In other aspects of your life you should be likewise truthful and honest. Avoid all falsehood, pretense, and hypocrisy in your relationships with others. If your children see that you allow pretense in your dealing with others, that you succumb to cunning and ruses, hypocrisy and craftiness, if they notice that in your relations with important people you feign friendship while scorning them behind their back, your children will soon be doing the same. If, on the other hand, you show an aversion to falsehood and hypocrisy, to flattery and craftiness, then your children will bear truth in their hearts and will not have lying and cunning on their tongues (Ps. 14:3). 

    In nurturing love and reverence for the truth, you must at the same time constantly battle against lying and falsehood. To achieve this goal, the following four rules might be helpful.

      a) Teach your children to despise lying for religious reasons, drawing their attention to God. Your children should avoid lying not out of fear of being punished if caught, but out of awareness that God forbids lying, that every lie is a sin. Show your children how offensive lying is to the all-righteous God by using examples from Scripture. For example: Lying lips are an abomination before the Lord,(Prov. 12:2~2). Impress upon them that lying was invented by the .devil, when he first deceived Adam and Eve in paradise, wherefore the Saviour Himself says: he is a liar and the father of lies (John 8:44), and therefore those children who lie are imitating Satan and become like him.

       b) Don't allow your children the smallest lie. If the child makes a mistake and straightway, willingly and frankly admits it, forgive him the first time or, if it was a significant lie, lighten the punishment, but tell him that he was granted an indulgence because of his quick admission. At the same time, don't be overly lenient so as not to give the child, if he has a tendency to lie, opportunity to take advantage of it. If, on the other hand, the child did something wrong and denies it, he should be doubly punished; tell him, 'This is for the wrongdoing, and this is added for the lie.' If a child out of revenge or malice says something bad about someone, i.e., slanders him, he should not only be given the usual punishment, but he must also be made to admit his slander in front of all who heard it. Christian moral law requires this.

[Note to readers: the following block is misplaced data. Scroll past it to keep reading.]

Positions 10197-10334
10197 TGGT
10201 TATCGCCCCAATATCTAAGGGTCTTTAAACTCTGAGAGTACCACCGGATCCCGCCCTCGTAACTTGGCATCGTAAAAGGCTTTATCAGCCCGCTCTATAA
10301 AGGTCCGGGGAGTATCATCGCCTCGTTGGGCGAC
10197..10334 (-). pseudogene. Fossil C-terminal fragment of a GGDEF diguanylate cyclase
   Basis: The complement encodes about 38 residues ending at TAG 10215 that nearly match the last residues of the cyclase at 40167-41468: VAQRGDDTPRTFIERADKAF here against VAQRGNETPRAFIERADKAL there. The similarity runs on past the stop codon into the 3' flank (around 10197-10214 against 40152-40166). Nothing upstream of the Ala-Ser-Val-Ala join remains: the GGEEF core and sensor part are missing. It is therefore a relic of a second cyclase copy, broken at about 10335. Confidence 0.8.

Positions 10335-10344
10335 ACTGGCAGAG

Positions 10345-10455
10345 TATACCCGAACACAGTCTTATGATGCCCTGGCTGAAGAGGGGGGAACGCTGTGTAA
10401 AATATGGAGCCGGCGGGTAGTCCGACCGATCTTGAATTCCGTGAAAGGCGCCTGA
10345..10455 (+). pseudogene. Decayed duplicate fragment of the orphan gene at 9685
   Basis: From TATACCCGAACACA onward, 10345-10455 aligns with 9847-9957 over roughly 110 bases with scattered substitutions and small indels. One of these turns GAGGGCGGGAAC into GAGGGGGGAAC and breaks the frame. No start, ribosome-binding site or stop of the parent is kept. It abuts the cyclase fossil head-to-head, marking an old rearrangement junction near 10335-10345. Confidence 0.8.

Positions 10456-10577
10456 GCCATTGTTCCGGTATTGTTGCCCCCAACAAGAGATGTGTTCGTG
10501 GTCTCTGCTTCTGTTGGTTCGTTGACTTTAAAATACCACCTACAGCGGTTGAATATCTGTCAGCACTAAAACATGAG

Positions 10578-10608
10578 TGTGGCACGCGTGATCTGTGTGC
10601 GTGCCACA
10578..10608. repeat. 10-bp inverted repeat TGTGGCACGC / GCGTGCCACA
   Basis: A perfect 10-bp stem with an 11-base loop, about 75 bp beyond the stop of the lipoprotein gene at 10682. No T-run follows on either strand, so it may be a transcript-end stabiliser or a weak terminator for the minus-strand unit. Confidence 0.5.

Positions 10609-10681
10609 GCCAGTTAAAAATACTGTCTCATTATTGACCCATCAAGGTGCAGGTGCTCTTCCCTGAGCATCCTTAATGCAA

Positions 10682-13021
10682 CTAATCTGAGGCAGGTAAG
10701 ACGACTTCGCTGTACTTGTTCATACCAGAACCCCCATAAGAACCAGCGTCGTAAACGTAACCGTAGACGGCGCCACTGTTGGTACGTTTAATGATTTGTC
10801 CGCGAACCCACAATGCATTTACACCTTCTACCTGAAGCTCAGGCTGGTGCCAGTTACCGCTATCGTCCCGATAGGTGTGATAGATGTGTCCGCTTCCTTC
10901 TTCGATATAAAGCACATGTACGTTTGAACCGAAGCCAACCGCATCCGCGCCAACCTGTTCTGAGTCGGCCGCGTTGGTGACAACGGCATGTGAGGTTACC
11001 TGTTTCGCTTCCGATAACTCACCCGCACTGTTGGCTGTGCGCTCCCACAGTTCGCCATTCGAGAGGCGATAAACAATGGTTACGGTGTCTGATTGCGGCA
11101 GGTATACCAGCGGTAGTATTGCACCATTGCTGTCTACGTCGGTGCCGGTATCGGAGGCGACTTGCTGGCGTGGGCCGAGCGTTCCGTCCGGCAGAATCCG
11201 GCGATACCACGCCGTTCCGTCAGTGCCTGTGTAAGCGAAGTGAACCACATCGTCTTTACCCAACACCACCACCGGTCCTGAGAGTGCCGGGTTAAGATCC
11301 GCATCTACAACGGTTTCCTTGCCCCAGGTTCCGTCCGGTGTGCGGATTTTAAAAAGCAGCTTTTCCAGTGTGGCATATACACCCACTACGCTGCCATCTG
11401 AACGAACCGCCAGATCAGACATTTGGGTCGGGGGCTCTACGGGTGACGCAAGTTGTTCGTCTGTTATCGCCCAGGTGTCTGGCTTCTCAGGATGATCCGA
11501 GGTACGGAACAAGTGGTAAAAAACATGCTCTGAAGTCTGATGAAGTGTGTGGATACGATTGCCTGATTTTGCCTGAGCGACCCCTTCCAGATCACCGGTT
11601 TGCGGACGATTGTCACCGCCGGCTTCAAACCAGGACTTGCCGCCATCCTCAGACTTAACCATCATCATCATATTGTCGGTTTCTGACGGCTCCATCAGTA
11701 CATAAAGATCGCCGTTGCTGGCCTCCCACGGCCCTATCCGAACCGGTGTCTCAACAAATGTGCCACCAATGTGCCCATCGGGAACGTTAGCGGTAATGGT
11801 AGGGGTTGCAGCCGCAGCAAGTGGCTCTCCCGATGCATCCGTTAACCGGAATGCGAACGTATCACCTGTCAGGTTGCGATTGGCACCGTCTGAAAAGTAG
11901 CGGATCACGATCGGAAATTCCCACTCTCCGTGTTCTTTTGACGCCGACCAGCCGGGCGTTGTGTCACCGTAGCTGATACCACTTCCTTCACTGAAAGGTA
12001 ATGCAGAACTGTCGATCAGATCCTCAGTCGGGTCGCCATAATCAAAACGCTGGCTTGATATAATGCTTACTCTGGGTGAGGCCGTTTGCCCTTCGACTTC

c) Never lie or deceive. Do not tolerate older brothers, sisters, servants, etc. to deceive younger children. It often happens that in order to quiet a crying child or calm him down, people resort to deceit: either they frighten him or make various promises which they never keep. This is very harmful! The youngster soon notices that he is being deceived, and his trust in what his parents say and his sense of truth suffers and wavers.

      d) Don't force your children to lie, whether intentionally or unintentionally. For example, when father or mother, for some reason, sternly and angrily, or even with a rod in hand, approaches the child, saying, "Who did this!" or, 'I’ll beat you if you did this!" etc. Is it any wonder if the intimidated child should lie? And what can one say of parents who laugh at their children's lies, who even praise them for being able to lie so cleverly? Or what is one to think of those parents who even teach their children to lie, helping them to deceive, for example, their superiors or teachers, to weasel out of a difficult situation and avoid getting caught? Such parents, if they are still worthy of being called such, are tempters of their own children. Is it any wonder if later these children swear and deceive and steal? Experience shows that he who thinks little of lying, will not hesitate to steal and deceive. 

     Here, then, are rules which can be helpful in instilling in children a feeling of love and respect for truth on the one hand, and, on the other, a profound aversion and hatred for falsehood! Teach your children to love truth primarily out of love for God. Always treat them with openness and trust. Give an example by your own love for truth, in all your words and deeds. Impress upon them how despicable and odious falsehood is in the eyes of God. Don't stand for even the slightest falsehood from your children, and don't deceive them yourself or allow others to deceive them. Finally, be careful not to incline them, intentionally or unintentionally, to lie.

(Translated, and slightly abridged, from Russkiy Pastyr, No. 6. 1990; originally printed in Golos Tserkvi, Nos. 7-8, 1914) 

"But, but you gave me your word of honor,' Alyosha said, trembling all over.

      Beliayev waved his hand at him and went on walking up and down. He was absorbed in his insult, and now, as before, he did not notice the presence of the boy. He, a big serious man, had nothing to do with boys. And Alyosha sat down in a corner and in terror told Sonya how he had been deceived. He trembled, stammered, wept. This was the first time in his life that he had been set, roughly, face to face with a lie. He had never known before that in this world, besides sweet pears and cakes and expensive watches, there exist many other things which have no name in children's language. Anton' Chekhov, "A Trifling Occurrence"